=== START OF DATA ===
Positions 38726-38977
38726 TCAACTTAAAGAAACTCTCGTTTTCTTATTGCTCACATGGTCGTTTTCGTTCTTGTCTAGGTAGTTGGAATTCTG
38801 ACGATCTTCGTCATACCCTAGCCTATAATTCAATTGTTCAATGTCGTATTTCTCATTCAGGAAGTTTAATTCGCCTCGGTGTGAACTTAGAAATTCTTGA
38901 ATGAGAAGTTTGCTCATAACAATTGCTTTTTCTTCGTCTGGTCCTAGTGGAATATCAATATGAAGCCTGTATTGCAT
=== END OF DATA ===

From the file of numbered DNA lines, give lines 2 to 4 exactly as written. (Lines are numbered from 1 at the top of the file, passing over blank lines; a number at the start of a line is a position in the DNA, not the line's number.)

38726 TCAACTTAAAGAAACTCTCGTTTTCTTATTGCTCACATGGTCGTTTTCGTTCTTGTCTAGGTAGTTGGAATTCTG
38801 ACGATCTTCGTCATACCCTAGCCTATAATTCAATTGTTCAATGTCGTATTTCTCATTCAGGAAGTTTAATTCGCCTCGGTGTGAACTTAGAAATTCTTGA
38901 ATGAGAAGTTTGCTCATAACAATTGCTTTTTCTTCGTCTGGTCCTAGTGGAATATCAATATGAAGCCTGTATTGCAT